Paramount Global reportedly turned down billions for Showtime in favor of many more “Billions.”
As first reported last week by The Wall Street Journal, Paramount recently declined a $3 billion offer for Showtime by former executive David Nevins and his backers at private-equity firm General Atlantic. That’s a hefty — and seemingly generous — price tag for a brand effectively being buried into Paramount+. IndieWire reached out to representatives for both Paramount Global and General Atlantic but did not immediately hear back.
It also wasn’t the first multibillion dollar offer for the premium-cable channel that brought us “Homeland” and “Shameless.” Lionsgate wanted to merge Showtime with Starz, the Journal wrote. Starz, bought by Lionsgate in 2016 for $4.4 billion, is the one up for sale these days. The owner would be lucky to sell Starz for half that today, which should demonstrate valuation trends for these premium-cable brands in a streaming world.
A spokesperson for Lionsgate did not immediately respond to our request for comment.
So, Nevins wasn’t first. He wasn’t even the first former Showtime executive, nor the most generous, to flash his checkbook in front of Paramount Global’s controlling shareholder Shari Redstone. Fellow alum Mark Greenberg, backed by private investment bank Blackstone Inc., offered $6 billion for Showtime just two years ago, per the WSJ.
These are significant figures. The company’s current market cap is $15 billion; its enterprise value, which also takes cash and debt into account, is a bit under $30 billion. Shares in Paramount Global (PARA) declined following the WSJ story (the stock has since recovered.)
On February 16, after Paramount Global reported disappointing fourth-quarter 2022 financials, LightShed Ventures analyst Rich Greenfield asked why they can’t seem to let Showtime go — not even for bids like these.
“We think there’s enormous value to unlock with the integration of Showtime and Paramount+,” Paramount chief Bob Bakish answered. “If we were to divest the asset, it would have to create more value than our own operating plan. And as stewards to shareholder value, we will always listen. But frankly, that bar is pretty high.”
The bar ain’t that high, Bob.
“Given the headwinds facing linear TV and the multichannel bundle, selling Showtime for $3 billion-plus would be a big win for Paramount,” Greenfield told Puck on Monday. “If there is still interest, we suspect Paramount investors would applaud a transaction.”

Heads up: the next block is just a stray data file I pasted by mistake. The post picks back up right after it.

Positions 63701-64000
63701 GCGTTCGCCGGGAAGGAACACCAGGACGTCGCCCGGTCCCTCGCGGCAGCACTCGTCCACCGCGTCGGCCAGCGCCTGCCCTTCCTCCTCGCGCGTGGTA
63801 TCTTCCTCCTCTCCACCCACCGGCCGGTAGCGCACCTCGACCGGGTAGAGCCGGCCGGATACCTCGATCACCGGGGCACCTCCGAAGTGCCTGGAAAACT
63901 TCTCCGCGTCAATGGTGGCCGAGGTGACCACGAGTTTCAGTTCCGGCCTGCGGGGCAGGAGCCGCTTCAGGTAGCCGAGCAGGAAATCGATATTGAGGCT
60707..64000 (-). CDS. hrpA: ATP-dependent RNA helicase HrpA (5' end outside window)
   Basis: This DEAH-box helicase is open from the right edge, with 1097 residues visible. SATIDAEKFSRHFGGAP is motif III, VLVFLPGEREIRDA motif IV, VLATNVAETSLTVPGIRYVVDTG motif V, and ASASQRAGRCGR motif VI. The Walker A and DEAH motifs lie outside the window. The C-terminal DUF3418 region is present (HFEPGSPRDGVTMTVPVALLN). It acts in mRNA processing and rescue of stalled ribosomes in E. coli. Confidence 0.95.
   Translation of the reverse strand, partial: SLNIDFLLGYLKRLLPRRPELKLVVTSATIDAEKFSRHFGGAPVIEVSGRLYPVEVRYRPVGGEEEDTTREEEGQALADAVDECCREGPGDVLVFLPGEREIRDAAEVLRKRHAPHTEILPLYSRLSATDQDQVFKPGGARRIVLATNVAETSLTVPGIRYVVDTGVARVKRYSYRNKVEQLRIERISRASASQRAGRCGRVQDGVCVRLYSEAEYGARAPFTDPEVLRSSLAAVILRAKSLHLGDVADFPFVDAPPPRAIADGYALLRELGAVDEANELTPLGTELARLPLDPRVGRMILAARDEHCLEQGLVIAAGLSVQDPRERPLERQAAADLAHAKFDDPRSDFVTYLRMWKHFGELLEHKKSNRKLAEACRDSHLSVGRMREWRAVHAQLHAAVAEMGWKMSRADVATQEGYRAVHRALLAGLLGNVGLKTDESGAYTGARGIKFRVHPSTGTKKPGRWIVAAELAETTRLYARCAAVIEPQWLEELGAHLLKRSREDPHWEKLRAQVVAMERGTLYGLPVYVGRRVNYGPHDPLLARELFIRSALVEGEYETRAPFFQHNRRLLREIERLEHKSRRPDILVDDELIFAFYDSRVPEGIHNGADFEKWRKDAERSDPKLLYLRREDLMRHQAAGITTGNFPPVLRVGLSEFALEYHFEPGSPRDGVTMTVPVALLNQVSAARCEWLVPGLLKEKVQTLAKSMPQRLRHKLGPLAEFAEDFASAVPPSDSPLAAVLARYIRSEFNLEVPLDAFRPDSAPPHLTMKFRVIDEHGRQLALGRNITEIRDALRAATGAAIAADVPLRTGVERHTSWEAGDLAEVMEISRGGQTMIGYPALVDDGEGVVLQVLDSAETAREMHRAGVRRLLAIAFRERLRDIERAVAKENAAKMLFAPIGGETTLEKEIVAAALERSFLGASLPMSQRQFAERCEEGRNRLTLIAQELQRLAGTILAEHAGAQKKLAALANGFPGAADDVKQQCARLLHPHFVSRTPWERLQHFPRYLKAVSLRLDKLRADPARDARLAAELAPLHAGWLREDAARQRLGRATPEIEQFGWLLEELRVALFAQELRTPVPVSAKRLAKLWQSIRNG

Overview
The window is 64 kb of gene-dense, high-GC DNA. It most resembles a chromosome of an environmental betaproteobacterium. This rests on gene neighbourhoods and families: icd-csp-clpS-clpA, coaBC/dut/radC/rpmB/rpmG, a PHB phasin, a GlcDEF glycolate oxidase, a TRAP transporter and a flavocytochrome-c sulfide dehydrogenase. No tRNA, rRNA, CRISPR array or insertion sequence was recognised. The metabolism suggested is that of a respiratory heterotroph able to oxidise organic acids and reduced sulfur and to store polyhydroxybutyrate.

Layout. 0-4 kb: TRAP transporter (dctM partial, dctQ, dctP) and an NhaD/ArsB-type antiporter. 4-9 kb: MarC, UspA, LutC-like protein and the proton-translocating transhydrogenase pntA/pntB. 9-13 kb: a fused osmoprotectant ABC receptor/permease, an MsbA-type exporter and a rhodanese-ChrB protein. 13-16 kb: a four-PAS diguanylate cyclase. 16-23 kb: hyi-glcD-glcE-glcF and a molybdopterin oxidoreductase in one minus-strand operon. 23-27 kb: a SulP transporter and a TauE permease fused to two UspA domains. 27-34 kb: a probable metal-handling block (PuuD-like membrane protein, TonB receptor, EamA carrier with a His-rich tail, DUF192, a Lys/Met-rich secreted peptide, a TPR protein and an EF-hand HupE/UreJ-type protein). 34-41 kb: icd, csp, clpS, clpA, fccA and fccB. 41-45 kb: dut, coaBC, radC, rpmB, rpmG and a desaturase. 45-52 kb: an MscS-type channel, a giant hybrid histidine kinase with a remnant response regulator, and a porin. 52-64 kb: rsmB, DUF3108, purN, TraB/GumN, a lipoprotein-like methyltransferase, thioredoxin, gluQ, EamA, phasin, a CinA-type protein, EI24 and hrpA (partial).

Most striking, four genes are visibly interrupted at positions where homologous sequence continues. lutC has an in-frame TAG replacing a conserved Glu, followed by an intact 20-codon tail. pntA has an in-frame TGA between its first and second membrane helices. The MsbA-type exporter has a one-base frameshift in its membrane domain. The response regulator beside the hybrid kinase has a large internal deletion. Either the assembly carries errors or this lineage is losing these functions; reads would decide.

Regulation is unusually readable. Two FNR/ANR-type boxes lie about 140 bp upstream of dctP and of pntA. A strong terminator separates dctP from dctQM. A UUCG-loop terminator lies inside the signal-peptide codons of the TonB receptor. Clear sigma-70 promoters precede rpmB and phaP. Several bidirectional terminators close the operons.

Perhaps Bakish is holding out for a standing ovation. In a week-ago note to investors, Wells Fargo analysts wrote that Redstone and Bakish may be positioning Paramount Global to be sold as a complete company rather than seeing it unloaded piecemeal. That may be so, but already some pieces may not stick around for that potential eventuality: Paramount is now exploring a sale of a majority stake in BET and VH1.
Bakish has previously acknowledged that he runs Paramount Global to keep it attractive for acquisition. It’s a wise backup plan; potential buyers include NBC-owner Comcast — there would be a likely FCC issue if CBS were part of the deal — or Warner Bros. Discovery, which can’t legally do much until next year. With Paramount’s streaming costs set to peak this year with a look toward profits in 2024, the timing is interesting.
In the interim, Paramount will take a page out of “Dexter” and bleed Showtime subscribers dry — especially the ones with traditional-TV plans. Wells Fargo estimates Showtime has 16 million linear subs and 11 million from direct-to-consumer, and brings in $2 billion in annual revenue. The bank believes Showtime’s annual earnings (before interest, taxes, depreciation, and amortization — aka EBITDA) are about $400 million. At a $3 billion valuation, that’d be a 7.5x multiple; compare that with Paramount Global in total, which trades at 10x by Wells Fargo’s 2023 year-end estimates.
In the words of Paramount Pictures’ “Braveheart,” HOLD!
Paramount, which does not specifically break out Showtime’s subscription numbers, ended 2022 with more than 77 million streaming subscribers; nearly 56 million of those came from Paramount+. The standalone Showtime OTT platform will be discontinued in the third quarter of 2023, when “Paramount+ with Showtime” becomes official both on cable and streaming. It’ll also become pricier — the tier is going up by $2 per month.